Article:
Here are some landforms that are easily seen from topos and aerials that I have had good luck with in remote scouting:
Constrictions: In crossing a field, deer will pick the narrowest part
Penninsulas: In entering a field, deer will gather in a penninsula of cover
Corners: Deer seem to like tight little corners to enter fields
Fencelines: Deer will travel 10-20 yards in, and parallel to, a fence line that overlooks a field. They will also travel along a brushy fence line to get from one side of a pasture to another.
Contours: If you are wondering how deer are traveling from point A to point B, you can usually follow a path that has the minimum slope. Deer are lazy, they'll angle up a hill instead of going straight up.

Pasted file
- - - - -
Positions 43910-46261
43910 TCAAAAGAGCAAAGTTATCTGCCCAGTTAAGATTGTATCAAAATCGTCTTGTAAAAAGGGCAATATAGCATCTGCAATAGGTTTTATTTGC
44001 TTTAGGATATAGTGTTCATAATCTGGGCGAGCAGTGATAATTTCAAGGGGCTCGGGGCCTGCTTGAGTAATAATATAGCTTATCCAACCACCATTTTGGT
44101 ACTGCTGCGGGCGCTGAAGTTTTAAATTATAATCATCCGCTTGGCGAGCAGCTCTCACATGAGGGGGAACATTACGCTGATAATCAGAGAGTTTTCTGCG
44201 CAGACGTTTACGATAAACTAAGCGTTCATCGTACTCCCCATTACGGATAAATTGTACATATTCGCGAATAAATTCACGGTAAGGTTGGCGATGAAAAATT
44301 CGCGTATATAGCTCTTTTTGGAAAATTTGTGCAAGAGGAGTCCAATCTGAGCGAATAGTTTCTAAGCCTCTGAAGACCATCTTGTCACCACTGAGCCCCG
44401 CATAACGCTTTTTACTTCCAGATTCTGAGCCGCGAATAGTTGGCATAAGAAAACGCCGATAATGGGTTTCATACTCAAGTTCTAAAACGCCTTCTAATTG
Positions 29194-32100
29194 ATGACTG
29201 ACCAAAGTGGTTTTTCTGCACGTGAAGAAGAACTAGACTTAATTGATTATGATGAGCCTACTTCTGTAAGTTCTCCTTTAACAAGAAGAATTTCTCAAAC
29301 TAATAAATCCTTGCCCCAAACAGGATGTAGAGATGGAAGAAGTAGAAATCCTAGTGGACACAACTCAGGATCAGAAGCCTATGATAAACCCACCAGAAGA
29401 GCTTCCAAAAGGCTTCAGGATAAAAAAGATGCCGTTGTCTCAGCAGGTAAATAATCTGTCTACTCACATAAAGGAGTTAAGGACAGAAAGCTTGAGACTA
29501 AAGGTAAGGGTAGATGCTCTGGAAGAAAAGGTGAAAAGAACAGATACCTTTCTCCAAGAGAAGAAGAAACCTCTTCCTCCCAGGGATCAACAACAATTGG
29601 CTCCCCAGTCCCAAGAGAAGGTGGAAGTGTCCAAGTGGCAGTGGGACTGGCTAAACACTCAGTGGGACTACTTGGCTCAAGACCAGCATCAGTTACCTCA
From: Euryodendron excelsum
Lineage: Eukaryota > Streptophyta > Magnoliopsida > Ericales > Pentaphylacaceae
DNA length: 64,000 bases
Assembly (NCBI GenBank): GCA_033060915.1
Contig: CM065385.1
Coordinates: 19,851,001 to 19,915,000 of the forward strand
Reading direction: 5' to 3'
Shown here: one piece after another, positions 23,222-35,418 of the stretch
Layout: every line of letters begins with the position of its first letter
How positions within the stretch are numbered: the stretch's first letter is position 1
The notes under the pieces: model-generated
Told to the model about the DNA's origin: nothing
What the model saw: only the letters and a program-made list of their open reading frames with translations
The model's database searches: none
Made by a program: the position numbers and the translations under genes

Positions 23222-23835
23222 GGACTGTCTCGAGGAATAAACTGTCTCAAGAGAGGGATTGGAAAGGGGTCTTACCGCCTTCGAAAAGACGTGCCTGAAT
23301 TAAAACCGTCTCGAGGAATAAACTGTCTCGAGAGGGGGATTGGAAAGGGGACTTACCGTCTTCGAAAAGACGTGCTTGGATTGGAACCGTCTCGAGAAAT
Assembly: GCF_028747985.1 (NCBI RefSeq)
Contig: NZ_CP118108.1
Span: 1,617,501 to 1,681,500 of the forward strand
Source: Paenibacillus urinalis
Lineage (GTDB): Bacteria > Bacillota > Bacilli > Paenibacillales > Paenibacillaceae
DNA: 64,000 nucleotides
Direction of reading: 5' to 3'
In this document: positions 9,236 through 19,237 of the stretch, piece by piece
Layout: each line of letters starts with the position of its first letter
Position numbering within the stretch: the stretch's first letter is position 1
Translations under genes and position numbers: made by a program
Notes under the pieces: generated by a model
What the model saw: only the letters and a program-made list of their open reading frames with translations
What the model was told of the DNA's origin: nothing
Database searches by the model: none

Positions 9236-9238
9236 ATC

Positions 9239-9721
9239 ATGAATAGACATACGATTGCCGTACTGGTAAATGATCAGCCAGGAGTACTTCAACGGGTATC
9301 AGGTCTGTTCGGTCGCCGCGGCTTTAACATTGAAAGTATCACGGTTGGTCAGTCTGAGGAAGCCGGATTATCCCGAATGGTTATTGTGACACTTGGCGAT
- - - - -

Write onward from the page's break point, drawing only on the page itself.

Erosion Gullies: On the side of a ridge or hill, deer must cross small erosion gullies. A) because these gullies frequently contain the best browse, because they have the best water available. B) because the woods are usually more open at the gully. The trick is to follow the gully along its course and find where the deer are crossing. On a topo, there may be just a hint of this structure-- I'm not talking a blue line, running down the hill just a crimp in the contours that suggest a gully might be there.
Saddles: If there is a drop in elevation along the top of a ridge, the deer are probably using it. It's usually the easiest way to get from one side of the ridge to the other.
Shelves: If the hillside has a spot that flattens out a bit, deer will exploit it.
Finger Ridges: If you have a wooded finger ridge, the deer often cross at the base of the ridge. If they've been lazy (see Contours) eventually they follow the hollow to the top and then cross over to the other side.
Back in 2001, we acquired our current property just before season started. I had very little time to scout. In fact archery season had already started. I sat down with the Topo and Aerial and started marking it up. I got deer the first season, but the red dots I placed on that map in 2001 are still pretty much the best places to find deer.